a signal to select one of the first and second ramp signals for a comparison with the error signal, wherein the signal is configured to select another one of the first and second ramp signals for the comparison with the error signal before the one of the first and second ramp signals reaches the amplitude.
22. A pulse width modulation generator as defined in claim 21, further comprising first and second reset signals to control a charging and discharging of the first and second ramp signals.
23. A pulse width modulation generator as defined in claim 21, further comprising first and second enable signals to define a period during which the comparison with the error signal can affect an output of the pulse width modulation generator.
Description
FIELD OF THE DISCLOSURE

This disclosure relates generally to pulse width modulation devices and, more particularly, to synchronously stackable double-edge modulated pulse width modulation generators.

BACKGROUND

Pulse width modulation (PWM) typically involves comparing an input signal to a single oscillating signal (ramp). This comparison results in an output signal that is a logical high when the input signal exceeds the ramp and a logical low when the ramp exceeds the input signal. The width of the output pulses vary in proportion to the level of the input signal. That is, when the input signal has a high value, it exceeds the ramp signal more frequently and, consequently, the output signal has a high duty cycle. Thus, PWM is commonly used to vary the width of pulses in a periodic signal or power source to control the duty cycle of the periodic signal or power source. However, conventional PWM systems are susceptible to noise and include limitations on a minimum/maximum controllable duty cycle due, in part, to nonlinearities caused by changing the slope of the single ramp signal. In some systems, PWM devices are combined or paralleled. However, the resulting propagation delay caused by offsets and delays of the combined comparators reduces predictability and repeatability between the PWM devices.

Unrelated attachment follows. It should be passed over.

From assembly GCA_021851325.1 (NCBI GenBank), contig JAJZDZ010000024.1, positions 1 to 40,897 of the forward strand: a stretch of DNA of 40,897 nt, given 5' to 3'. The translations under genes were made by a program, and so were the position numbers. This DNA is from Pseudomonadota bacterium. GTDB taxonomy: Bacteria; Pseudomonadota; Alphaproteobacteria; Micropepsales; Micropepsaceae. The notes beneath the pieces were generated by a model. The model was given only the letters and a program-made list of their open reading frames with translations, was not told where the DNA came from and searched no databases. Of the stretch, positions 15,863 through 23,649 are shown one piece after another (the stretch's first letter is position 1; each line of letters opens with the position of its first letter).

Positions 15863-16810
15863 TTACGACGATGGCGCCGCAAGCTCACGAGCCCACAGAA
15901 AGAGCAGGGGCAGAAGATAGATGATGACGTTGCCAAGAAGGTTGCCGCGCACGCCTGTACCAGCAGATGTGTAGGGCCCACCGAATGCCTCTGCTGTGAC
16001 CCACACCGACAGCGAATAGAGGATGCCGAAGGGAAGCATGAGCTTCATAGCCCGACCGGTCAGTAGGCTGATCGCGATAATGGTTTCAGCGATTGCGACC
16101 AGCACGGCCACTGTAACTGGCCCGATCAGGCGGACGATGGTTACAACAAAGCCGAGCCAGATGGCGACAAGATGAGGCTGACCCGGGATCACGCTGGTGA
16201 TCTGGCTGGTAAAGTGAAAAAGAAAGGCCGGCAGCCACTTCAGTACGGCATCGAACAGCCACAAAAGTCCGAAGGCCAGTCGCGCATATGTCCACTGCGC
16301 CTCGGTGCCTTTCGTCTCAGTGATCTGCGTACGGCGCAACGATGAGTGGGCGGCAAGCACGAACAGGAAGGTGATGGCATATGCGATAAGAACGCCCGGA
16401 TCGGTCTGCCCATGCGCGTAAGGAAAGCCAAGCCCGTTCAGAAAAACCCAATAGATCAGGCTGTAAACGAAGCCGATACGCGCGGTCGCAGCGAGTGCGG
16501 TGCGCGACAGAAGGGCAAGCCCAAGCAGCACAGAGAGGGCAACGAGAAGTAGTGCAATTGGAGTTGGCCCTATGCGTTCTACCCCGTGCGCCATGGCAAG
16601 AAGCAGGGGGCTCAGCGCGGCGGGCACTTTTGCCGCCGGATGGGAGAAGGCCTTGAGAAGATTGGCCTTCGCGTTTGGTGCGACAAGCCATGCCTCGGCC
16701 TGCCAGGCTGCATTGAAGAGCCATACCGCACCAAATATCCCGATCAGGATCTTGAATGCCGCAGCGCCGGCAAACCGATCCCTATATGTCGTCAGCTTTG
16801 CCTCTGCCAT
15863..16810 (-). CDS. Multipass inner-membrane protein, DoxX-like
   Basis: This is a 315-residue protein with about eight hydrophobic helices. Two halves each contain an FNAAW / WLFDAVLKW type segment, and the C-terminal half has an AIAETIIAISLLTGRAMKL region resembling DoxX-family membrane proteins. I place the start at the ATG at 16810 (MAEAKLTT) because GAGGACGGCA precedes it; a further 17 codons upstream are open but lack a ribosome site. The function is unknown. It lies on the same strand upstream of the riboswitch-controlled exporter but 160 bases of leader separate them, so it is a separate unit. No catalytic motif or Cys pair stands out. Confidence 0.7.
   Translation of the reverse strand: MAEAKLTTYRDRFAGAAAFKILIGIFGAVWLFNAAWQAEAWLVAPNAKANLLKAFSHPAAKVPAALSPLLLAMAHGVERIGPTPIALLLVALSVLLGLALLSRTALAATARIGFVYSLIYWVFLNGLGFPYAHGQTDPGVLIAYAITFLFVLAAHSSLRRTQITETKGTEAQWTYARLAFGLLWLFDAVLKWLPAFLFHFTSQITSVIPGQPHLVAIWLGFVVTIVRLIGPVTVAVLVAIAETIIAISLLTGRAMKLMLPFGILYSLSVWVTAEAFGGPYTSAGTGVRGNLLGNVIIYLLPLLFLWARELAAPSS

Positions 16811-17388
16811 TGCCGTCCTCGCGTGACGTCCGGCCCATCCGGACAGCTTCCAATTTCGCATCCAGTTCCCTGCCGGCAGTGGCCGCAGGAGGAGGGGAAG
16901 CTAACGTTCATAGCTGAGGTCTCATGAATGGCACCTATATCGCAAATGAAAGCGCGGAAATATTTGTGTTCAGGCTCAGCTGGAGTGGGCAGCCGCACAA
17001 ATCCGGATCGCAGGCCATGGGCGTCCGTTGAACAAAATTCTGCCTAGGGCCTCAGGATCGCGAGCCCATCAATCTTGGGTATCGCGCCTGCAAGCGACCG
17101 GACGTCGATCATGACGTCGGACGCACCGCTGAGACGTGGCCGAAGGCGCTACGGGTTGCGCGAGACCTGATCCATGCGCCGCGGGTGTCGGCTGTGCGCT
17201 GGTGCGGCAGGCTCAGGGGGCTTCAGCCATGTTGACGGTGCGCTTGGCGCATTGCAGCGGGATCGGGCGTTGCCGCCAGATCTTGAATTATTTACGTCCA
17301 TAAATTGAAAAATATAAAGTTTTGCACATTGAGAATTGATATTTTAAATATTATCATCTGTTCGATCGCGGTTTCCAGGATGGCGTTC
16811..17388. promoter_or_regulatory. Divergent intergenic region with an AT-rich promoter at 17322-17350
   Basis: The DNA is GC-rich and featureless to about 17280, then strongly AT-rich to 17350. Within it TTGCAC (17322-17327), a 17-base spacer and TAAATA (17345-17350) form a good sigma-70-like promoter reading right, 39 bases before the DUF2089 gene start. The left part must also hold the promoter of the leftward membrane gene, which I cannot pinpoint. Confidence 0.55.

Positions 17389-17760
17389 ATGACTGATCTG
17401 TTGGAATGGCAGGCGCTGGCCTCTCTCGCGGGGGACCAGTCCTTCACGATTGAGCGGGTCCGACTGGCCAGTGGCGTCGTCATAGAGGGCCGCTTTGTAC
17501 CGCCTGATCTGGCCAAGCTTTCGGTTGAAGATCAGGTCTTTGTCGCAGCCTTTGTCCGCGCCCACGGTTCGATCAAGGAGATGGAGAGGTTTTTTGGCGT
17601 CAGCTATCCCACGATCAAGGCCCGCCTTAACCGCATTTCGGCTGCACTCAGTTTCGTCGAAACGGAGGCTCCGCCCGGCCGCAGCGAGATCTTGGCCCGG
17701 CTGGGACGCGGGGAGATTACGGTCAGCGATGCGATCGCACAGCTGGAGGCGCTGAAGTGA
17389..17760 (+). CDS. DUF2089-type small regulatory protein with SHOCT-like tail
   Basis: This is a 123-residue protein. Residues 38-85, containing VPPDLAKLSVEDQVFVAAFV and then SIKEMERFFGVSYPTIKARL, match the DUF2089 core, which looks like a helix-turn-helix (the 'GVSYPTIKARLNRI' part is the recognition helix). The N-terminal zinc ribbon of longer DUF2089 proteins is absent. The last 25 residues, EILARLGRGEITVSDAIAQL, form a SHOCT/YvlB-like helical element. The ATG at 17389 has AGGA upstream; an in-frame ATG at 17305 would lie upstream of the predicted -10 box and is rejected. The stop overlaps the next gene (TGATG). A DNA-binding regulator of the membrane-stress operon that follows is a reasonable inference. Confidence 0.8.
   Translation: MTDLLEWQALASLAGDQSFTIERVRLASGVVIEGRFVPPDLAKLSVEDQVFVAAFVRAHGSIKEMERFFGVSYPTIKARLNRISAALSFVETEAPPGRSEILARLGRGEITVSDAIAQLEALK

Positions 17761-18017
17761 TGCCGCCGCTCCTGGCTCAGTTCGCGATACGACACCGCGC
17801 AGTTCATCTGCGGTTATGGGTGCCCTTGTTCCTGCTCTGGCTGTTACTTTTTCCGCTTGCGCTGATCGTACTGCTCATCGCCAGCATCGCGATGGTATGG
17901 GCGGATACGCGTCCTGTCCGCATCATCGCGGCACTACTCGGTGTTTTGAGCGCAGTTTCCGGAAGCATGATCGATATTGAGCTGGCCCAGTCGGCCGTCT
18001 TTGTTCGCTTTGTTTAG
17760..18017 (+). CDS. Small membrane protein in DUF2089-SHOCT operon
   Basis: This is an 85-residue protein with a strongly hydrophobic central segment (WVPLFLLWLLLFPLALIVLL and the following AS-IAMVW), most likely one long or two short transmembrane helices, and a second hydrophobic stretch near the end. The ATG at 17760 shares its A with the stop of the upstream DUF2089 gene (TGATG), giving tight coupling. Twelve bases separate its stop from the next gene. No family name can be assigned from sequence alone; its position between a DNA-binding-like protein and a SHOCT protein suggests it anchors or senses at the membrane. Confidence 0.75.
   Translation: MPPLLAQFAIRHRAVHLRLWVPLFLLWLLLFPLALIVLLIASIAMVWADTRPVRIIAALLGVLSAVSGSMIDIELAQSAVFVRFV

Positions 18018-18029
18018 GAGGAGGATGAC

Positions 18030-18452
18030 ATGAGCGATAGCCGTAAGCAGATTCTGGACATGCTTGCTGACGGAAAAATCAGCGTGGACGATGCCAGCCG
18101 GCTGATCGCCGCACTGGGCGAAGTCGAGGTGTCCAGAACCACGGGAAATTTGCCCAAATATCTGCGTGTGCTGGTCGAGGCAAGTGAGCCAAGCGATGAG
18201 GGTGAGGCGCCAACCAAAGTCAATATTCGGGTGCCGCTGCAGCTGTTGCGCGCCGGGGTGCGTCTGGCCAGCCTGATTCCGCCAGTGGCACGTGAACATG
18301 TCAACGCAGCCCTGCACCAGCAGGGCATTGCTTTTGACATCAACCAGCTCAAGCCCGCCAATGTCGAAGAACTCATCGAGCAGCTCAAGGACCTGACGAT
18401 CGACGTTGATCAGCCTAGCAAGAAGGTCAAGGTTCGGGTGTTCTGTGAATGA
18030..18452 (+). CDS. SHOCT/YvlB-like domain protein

SUMMARY OF THE INVENTION

Described herein are example pulse width modulation generators and example methods for use in pulse width modulation systems. The example pulse width modulation generators are synchronously stackable. An example pulse width modulation generator includes a ramp generator to generate first and second ramp signals that interact to form a virtual ramp signal. Further, the example pulse width modulation generator includes a comparator module coupled to the ramp generator configured to produce a pulse width modulated signal based on a comparison between the virtual ramp signal and an input signal. In some examples, the pulse width modulation generator further comprises a synchronization interface to enable a communication with one or more other pulse width modulation generators.

BRIEF DESCRIPTION OF THE DRAWINGS